In our experience, there’s no magic conversion. The fats and desired textures vary between each recipe, so it’s not quite the same. Here are a few helpful hints to consider as you start your adventure:
- First of all, please see the basics described above under Person A.
- Fresh flour is warm after grinding - For pastries, consider placing the flour cannister in the fridge for a while so the flour will be cool when you cut the butter in.
- Alter the amount of fresh flour for your recipes:
- As a general rule-of-thumb for breads, use 20-30% less fresh flour as compared to conventional flour called for in recipe. That’s roughly 3-7 Tbsp less fresh flour, per cup, of conventional flour that is called for. So much of this is personal preference, so just enjoy the ride to creating your masterpiece! Of note, I notice that I often don't have to adjust recipes much, if any, for quick breads, just yeasted.
- If a pastry or dessert recipe calls for all-purpose flour, then for your conversion to Dessert Blend, you’ll need to increase the amount of your Unsifted pastry flour used by approximately 1/4 cup per every cup of all-purpose/hard wheat flour that is called for.
- Fresh flour is thirstier than conventional flour - It will absorb considerably more water, so the next thing to try altering after the flour is potentially the amount of water. We’d suggest starting with either the flour or water alteration (one at a time) since they are interrelated.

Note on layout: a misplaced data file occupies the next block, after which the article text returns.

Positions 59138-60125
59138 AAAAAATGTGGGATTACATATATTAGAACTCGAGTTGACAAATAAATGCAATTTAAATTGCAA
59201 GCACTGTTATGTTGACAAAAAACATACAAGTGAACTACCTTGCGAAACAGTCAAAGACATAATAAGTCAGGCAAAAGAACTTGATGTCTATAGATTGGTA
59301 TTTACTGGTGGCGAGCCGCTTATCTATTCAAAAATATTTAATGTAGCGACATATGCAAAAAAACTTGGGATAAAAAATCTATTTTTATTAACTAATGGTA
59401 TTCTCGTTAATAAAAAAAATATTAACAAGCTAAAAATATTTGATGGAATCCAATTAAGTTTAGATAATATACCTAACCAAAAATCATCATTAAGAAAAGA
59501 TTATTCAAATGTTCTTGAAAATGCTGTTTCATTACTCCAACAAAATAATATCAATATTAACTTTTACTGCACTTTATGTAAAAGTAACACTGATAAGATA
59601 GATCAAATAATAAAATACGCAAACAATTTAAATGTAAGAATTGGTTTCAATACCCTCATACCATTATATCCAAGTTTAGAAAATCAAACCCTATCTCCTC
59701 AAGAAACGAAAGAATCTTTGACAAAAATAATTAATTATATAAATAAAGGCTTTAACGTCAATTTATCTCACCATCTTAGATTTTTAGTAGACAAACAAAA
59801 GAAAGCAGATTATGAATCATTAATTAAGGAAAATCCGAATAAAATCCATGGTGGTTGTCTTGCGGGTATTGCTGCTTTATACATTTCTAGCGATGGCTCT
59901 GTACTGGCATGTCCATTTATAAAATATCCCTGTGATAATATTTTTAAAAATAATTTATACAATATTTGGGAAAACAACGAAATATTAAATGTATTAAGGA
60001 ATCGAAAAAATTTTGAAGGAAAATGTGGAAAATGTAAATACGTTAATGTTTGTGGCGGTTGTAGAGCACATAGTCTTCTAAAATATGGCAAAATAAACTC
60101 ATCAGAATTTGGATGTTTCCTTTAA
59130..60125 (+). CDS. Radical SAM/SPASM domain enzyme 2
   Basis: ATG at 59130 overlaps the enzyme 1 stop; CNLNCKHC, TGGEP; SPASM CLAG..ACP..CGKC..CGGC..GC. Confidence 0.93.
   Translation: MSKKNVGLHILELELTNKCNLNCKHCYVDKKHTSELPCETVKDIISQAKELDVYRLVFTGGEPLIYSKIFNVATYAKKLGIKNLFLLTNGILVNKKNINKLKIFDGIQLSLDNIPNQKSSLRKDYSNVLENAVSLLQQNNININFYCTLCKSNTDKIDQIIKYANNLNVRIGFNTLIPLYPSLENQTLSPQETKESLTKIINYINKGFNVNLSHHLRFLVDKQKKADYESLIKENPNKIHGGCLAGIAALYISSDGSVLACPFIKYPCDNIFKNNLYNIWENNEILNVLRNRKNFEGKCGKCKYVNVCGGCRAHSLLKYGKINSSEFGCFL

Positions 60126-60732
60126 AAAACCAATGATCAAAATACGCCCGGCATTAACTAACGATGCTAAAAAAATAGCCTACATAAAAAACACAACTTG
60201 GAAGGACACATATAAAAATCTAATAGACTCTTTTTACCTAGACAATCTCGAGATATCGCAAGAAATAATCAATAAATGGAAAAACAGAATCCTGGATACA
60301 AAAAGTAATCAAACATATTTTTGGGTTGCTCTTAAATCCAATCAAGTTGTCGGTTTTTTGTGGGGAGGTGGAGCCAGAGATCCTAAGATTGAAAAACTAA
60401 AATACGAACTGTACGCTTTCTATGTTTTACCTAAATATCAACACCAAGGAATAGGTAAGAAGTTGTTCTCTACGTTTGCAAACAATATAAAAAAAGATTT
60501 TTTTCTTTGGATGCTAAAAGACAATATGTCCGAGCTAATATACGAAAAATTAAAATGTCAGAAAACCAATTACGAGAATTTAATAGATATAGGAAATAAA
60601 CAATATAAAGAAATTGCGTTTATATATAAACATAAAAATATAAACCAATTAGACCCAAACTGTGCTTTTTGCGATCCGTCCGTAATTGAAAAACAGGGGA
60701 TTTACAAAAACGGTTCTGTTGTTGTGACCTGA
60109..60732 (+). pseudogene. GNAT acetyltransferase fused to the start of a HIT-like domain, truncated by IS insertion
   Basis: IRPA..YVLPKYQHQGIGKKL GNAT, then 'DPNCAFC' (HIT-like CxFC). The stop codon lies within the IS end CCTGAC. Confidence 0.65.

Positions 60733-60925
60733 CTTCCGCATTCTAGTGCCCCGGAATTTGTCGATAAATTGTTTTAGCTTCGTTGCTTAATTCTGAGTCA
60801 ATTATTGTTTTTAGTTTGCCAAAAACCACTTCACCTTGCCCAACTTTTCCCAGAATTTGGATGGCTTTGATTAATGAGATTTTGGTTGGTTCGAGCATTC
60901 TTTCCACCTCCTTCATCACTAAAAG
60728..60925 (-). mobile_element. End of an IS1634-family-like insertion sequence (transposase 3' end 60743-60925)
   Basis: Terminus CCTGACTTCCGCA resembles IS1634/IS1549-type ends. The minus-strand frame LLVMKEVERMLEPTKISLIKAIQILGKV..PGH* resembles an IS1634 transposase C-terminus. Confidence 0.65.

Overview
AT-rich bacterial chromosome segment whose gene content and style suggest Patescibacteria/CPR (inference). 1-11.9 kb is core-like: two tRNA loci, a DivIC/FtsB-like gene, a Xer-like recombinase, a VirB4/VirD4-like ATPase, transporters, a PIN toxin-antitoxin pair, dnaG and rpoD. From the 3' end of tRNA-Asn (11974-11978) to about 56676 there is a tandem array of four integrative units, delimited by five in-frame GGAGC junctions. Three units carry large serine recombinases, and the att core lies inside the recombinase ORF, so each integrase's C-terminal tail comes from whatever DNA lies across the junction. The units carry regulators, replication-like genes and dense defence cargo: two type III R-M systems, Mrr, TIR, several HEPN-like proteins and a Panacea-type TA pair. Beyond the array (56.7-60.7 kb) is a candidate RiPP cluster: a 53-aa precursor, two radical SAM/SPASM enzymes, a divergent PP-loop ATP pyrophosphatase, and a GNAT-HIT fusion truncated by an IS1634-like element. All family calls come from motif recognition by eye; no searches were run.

- Fresh flour includes the germ, so there is more oil content - After trying the recipe initially, we suggest trying to adjust the flour first (see above), but then if the texture is off or too oily, consider reducing the oils/fats in your recipe to account for the Vitamin E and other oils in the germ. This isn’t required in most recipes, primarily just for delicate cakes or pastries.
- Fermentation occurs faster due to the nutrients in the bran and germ. These nutrients "feed" the yeast to thrive. Especially be aware of this with your sourdough starter! You may need to adjust feeding times accordingly.
- Let your doughs rest - The bran in whole wheat flour takes longer to soak up liquids, so if your dough seems too sticky or too thin, consider letting it rest and coming back to it after a bit of time (six to eight minutes is the average time required for gluten to hydrate). Remember to error on the wet side for consistency, as a wet bread equals more crumb. Fresh flour doughs may look and feel a little different than conventional flour doughs, but you will get the hang of it in no time!
Welcome, Adventurer! We are happy you are here and would love to learn from you, too! We look forward to hearing from you in our Collective community page, as well!
Happy Unsifted baking, all!